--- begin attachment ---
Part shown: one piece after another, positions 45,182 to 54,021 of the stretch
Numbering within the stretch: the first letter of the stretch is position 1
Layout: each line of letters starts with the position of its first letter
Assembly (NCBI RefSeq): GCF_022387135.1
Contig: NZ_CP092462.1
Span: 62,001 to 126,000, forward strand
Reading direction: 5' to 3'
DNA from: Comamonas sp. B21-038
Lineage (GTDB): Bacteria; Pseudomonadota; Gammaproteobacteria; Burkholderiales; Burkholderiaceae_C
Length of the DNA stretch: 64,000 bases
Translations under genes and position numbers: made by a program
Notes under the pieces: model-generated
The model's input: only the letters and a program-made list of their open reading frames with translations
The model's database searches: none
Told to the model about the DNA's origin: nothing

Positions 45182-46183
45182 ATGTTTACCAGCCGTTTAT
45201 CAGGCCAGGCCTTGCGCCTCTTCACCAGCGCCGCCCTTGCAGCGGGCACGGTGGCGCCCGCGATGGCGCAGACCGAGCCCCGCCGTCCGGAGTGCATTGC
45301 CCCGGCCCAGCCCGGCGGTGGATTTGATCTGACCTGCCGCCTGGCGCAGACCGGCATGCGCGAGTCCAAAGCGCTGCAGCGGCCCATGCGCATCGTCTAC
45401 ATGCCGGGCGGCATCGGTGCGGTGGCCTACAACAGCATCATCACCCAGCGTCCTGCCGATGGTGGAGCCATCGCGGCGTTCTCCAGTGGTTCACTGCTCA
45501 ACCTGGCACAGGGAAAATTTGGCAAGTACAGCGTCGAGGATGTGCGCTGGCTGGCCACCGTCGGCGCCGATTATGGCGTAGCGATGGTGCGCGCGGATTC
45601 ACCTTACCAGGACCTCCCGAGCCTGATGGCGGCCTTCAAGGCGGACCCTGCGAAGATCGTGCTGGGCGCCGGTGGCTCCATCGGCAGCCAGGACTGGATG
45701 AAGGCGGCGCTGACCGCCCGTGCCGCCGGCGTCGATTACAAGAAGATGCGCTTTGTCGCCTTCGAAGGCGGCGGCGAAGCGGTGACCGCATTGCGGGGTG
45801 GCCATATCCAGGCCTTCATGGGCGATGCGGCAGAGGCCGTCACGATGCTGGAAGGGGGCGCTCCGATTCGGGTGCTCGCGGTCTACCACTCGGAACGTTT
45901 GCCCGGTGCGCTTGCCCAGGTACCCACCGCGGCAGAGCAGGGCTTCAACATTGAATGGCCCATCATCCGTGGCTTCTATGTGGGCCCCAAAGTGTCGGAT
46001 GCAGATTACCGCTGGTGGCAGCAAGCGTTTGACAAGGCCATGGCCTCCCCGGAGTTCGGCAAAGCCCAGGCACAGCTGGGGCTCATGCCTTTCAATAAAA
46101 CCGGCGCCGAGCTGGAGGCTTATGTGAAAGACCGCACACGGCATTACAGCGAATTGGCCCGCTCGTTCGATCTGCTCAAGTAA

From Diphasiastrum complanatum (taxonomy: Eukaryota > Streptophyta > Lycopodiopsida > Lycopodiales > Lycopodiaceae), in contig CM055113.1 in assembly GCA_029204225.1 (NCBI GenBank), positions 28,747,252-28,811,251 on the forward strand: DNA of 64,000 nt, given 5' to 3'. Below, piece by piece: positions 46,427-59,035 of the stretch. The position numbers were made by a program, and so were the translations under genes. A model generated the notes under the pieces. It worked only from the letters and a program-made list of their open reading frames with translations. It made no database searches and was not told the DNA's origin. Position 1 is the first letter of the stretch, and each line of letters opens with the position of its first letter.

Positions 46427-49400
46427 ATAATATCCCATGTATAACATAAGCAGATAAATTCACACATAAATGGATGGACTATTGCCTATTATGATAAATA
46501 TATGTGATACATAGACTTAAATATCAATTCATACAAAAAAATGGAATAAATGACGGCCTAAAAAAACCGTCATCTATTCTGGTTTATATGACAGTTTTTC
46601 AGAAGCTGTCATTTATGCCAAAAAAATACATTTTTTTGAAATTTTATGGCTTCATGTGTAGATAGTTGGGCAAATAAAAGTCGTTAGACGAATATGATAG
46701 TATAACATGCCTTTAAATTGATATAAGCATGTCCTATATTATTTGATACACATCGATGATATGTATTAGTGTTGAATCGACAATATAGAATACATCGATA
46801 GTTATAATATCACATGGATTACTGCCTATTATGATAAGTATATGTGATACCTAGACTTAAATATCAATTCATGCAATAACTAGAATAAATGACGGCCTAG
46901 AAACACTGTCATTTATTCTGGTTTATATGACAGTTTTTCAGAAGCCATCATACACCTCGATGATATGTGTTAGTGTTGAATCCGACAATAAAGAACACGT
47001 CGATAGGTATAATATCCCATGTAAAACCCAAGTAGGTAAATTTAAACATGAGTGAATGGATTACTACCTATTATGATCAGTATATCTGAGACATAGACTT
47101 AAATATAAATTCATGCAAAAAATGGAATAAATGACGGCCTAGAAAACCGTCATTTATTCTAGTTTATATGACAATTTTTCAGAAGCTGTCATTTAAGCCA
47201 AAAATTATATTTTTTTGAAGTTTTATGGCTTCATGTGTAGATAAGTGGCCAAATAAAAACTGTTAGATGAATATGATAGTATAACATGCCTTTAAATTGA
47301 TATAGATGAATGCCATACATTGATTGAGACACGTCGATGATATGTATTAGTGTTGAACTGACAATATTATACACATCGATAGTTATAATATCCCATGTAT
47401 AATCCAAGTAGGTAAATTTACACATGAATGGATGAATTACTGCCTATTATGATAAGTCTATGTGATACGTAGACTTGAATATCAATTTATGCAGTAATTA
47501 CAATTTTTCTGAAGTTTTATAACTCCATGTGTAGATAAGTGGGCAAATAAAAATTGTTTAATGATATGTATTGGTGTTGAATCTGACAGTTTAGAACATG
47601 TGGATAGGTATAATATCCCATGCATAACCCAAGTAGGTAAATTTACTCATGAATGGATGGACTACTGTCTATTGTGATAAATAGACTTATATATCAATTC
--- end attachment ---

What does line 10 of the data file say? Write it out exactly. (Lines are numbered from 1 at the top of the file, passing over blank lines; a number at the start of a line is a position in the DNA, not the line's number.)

Length of the DNA stretch: 64,000 bases